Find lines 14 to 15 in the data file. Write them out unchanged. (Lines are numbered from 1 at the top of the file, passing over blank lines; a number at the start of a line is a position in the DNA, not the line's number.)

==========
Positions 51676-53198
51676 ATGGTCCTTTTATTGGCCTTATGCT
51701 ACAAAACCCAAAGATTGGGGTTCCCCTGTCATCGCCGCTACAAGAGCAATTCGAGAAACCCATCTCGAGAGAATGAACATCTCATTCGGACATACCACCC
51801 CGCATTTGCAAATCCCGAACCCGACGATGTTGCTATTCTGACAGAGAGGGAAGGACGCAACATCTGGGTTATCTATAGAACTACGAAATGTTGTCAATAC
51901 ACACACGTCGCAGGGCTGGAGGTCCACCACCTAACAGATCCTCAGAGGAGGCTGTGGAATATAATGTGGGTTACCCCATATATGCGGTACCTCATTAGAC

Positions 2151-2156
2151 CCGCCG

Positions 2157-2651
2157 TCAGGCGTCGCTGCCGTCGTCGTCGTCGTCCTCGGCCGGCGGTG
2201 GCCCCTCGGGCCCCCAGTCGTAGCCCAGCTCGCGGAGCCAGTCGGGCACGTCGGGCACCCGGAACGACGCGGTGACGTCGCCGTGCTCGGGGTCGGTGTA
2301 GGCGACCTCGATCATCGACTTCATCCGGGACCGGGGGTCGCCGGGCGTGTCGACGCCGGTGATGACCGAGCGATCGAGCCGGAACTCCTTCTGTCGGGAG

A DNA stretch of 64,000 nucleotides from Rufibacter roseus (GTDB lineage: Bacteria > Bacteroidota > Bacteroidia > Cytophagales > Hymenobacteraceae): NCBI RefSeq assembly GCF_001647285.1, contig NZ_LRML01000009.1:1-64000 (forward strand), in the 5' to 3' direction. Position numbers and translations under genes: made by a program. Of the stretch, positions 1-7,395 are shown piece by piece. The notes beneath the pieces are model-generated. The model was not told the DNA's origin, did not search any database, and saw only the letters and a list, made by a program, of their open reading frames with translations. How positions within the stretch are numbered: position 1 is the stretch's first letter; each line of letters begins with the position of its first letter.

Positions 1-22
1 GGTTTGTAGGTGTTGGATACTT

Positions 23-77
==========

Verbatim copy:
1 GGTTTGTAGGTGTTGGATACTT

Positions 23-77